There were a lot of fireworks going off at the main stage of top-tier candidates in the first GOP presidential debate on Thursday, with FOX News moderators getting lambasted for their performance.
Accusations of bias against certain candidates, unfair and unbalanced time allotments, and questions to conservatives framed in a way reminiscent of CNN liberal hack Candy Crowley lit up social media on Thursday night and Friday morning against FOX News moderators Megyn Kelly and Chris Wallace. At the same time, leftstream media praised FOX for damaging GOP candidates.
One over-the-top, cringe-worthy bias levied by FOX News at last night’s GOP debate was their curious decision to emphasize in bold caption bubbles during a Ted Cruz segment that Cruz was “born in Calgary [Canada] in 1970,” but had “renounced Canadian citizenship in 2014.”
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Below is a screenshot not from the crazed lefties at MSNBC, but by FOX News while Cruz was answering a question about his exposing RINO Senate Majority Leader Mitch McConnell as a liar:
Why did FOX think it was necessary to remind their vast audience that Cruz was born in Canada? Was it to help Cruz (uh, no), or was it to hurt him by trying to shave a few points off his approval by stirring up the birther crowd?
As the National Constitution Center points out with expert analysis, Cruz, whose father was born in Cuba and his mother was born as a U.S. citizen born in the United States:
Sarah Helene Duggin from Catholic University, who is an expert on this topic, wrote at length for us about a potential Cruz candidacy back in October 2013, and she explained why scholars believe Cruz is eligible.
Duggin said that the “consensus rests on firm foundations” based on the intent of the naturalization clause, as stated in a letter in 1787 from John Jay to George Washington; the language of the 1790 Naturalization Act; and the 14-year residency requirement in the Constitution’s Article II.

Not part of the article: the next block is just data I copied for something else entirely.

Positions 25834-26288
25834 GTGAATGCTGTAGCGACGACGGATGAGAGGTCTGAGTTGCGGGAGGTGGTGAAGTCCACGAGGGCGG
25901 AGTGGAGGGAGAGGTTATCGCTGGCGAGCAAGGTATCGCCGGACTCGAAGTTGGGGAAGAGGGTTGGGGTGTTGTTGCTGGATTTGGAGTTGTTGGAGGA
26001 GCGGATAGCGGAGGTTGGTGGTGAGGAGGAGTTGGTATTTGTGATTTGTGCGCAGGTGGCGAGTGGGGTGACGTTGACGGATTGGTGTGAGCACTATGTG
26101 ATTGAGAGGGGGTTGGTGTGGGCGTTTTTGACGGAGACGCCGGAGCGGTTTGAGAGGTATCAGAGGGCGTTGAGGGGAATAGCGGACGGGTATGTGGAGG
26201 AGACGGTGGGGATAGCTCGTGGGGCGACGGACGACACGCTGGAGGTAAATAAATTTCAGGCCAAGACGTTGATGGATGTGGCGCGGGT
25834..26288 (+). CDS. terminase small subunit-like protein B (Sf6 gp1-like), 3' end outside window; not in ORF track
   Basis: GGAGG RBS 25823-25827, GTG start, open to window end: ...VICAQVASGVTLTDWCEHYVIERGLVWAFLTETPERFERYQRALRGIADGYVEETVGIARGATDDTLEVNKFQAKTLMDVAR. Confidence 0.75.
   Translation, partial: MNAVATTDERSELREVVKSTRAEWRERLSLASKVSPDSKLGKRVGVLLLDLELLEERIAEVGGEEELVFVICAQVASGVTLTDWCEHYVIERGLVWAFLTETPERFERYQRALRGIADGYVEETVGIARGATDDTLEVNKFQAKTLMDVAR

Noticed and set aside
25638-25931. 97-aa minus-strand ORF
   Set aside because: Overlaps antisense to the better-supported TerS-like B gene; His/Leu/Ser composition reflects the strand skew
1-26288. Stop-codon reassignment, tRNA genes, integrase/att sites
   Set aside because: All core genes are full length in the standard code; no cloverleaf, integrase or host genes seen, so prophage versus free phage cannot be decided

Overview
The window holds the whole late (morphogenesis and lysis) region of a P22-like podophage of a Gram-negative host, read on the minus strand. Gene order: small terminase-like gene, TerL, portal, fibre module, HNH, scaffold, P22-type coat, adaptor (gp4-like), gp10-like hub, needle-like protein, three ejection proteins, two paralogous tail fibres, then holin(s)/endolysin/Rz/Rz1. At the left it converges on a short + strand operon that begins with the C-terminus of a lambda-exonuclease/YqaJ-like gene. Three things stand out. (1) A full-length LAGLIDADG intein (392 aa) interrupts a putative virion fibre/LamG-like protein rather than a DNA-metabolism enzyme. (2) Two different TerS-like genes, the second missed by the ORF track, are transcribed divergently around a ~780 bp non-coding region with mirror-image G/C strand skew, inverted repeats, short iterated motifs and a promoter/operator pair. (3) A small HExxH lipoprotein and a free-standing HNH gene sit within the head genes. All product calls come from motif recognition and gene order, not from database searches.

So why is there even a debate about a Cruz candidacy? Two significant factors that allow for some doubt are the facts that constitutional convention didn’t discuss the exact meaning of the words “natural born citizen” and the Supreme Court has never ruled on that issue.
“For Senator Cruz—who was born in Calgary, Alberta, to an American mother and a Cuban father—the question is more complicated,” Duggin said back in October 2013. “There is a strong argument that anyone who acquires United States citizenship at birth, whether by virtue of the 14th Amendment or by operation of federal statute, qualifies as natural born. The Supreme Court, however, has never ruled on the meaning of the natural-born citizenship requirement. In the absence of a definitive Supreme Court ruling—or a constitutional amendment—the parameters of the clause remain uncertain.”
Cruz isn’t the first person to run for President who wasn’t born in the United States. In 2008, John McCain faced questions since he was born in the Panama Canal Zone. And Mitt Romney’s father, George Romney, was born in Mexico, and he faced questions during his 1968 presidential campaign.
In February, Cruz again addressed questions about his qualifications for office at the CPAC political meetings.
“I was born in Calgary. My mother was an American citizen by birth,” Cruz said. “Under federal law, that made me an American citizen by birth. The Constitution requires that you be a natural-born citizen.”
Two prominent legal authorities, Neal Katyal and Paul Clement, said in a Harvard Law Review article that “there is no question that Senator Cruz has been a citizen from birth and is thus a ‘natural born Citizen’ within the meaning of the Constitution.”
In other words, Cruz’s place of birth is not an issue, period. Shame on FOX News for sleazily trying to make it one.
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